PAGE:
The FRY Family
*Thanks to the owner of Conniscliffe House, for allowing our photographer to get this picture of the house next door.
|Dr. Joseph Fry (1728 87) was making chocolate at his Small Street premises in Bristol, by 1756. In 1761 he acquired Walter Churchman’s 1728 patent and his premises for chocolate manufacture. From 1787 his widow, Anna, carried on the business with their son Joseph Storrs Fry. Anna and Joseph Storrs were the first of the family to make their home in Frenchay. (Riverwood House).
Following Anna’s death in 1803, J.S. Fry continued, taking his three sons into the business, which he styled J.S. Fry & Sons.The firm expanded and by 1907 had eight factories around Union Street, Bristol, with additional factories in Princes St. and Cannons Marsh employing around 4,500.
In 1919 Fry’s merged with Cadbury’s, but the J.S. Fry name continued until recently. J.S. Fry’s great-grandson, Cecil Fry, was the last of the family to head the chocolate firm. He lived in the same house in Frenchay as J.S. Fry. In 1921 under Cecil Fry’s chairmanship, the decision was taken to transfer the entire Bristol business to a green-field site at Somerdale, near Keynsham, where production continues under the Cadbury name to this day.
Cecil’s two sons, David and Jeremy,were very involved in motor sport. In the 1930’s David built the hillclimb car he called the Freikaiserwagen, which set the inaugural record at Prescott in 1938. The car went though many enhancements until in 1949 it broke Raymond May’s long-standing record at Shelsley Walsh. In 1950 David’s cousin Joe Fry, was killed driving the car at Blandford.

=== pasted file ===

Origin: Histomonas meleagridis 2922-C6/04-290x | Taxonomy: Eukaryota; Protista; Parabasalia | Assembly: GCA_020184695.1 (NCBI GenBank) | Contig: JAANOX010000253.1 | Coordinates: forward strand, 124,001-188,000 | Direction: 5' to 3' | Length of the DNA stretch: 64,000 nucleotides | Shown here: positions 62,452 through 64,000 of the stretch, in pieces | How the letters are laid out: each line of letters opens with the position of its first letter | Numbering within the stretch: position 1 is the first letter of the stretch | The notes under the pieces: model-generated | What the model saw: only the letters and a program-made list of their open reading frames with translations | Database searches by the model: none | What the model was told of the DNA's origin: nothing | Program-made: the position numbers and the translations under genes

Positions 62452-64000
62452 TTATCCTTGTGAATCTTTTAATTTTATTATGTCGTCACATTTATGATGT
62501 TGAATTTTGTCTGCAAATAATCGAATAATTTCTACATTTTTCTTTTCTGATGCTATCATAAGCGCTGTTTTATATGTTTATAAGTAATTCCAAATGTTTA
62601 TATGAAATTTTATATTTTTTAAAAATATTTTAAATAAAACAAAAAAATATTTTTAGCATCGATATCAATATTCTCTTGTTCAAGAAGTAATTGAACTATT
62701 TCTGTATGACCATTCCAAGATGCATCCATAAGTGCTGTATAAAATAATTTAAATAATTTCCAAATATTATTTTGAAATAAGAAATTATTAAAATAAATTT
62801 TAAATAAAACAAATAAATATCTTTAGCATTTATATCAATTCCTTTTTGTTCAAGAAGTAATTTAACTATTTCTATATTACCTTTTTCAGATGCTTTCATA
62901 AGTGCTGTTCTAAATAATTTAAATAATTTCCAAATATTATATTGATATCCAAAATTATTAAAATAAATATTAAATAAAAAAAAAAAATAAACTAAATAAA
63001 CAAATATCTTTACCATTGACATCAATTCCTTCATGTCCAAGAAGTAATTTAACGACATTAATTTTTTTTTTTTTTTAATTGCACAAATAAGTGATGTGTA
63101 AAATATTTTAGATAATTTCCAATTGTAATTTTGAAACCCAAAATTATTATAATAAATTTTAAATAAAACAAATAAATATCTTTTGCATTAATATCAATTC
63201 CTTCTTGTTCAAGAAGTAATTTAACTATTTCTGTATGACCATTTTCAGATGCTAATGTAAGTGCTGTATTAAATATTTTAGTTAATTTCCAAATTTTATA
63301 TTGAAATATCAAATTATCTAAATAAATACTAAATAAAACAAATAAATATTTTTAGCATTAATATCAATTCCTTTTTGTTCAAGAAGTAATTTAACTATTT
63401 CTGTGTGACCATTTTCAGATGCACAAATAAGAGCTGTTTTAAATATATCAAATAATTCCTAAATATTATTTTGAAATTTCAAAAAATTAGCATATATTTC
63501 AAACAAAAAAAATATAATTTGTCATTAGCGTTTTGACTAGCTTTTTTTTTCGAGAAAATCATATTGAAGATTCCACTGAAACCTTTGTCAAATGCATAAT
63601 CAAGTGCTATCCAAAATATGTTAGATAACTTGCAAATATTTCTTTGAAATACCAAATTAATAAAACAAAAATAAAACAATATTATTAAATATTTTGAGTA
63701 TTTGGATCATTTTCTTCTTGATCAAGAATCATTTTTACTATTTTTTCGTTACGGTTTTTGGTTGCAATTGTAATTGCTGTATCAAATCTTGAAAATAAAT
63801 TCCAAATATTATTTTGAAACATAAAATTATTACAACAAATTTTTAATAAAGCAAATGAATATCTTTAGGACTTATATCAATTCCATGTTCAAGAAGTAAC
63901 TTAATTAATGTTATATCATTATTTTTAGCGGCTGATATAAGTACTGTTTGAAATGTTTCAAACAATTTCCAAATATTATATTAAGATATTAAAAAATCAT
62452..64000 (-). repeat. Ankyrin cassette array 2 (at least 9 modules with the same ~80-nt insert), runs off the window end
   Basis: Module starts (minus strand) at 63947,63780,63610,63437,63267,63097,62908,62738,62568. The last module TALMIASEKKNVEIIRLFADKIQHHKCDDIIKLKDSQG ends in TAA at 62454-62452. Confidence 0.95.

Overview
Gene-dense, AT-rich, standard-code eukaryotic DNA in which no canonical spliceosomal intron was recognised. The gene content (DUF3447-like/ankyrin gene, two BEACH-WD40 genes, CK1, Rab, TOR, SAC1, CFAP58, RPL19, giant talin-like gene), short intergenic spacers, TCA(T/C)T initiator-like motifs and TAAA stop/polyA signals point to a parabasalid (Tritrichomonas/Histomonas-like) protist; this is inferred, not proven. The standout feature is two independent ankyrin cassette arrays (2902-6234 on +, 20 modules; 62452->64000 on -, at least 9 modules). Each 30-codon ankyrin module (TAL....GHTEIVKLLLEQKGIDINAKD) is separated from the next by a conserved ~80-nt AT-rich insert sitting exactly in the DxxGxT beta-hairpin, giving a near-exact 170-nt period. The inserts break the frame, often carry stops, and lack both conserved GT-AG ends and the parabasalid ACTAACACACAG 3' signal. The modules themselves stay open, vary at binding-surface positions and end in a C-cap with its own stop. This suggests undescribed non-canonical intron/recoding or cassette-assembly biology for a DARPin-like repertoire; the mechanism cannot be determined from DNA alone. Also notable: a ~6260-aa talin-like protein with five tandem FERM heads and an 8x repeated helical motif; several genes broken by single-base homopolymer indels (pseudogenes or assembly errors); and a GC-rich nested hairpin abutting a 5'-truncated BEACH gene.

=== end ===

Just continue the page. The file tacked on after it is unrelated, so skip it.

Jeremy had been successful in a Formula 500 car he built called the “Parsenn”. We have recently discovered the whereabouts of this car, which is in storage.
In the late 1950’s David returned to motorsport with a Formula II car, the Fry Climax. It was driven by Mike Parkes. Although entered for the British Grand Prix in 1959 it did not start. Can you tell us -- where is it now?
We are often asked whether Elizabeth Fry, whose picture appears on the back of the current five pound note, has a Frenchay connection. Dr Joseph Fry (see above) had a brother, William Fry, who was in the banking business. William had a son, another Joseph Fry, who was also in the banking business. This Joseph married Elizabeth (née Gurney). So it could be said that Elizabeth Fry married Dr Joseph Fry’s nephew, who of course was also Joseph Storrs Fry’s cousin, and that is the Frenchay connection!
Joseph Fry became bankrupt, and this almost put paid to Elizabeth’s reforming activities.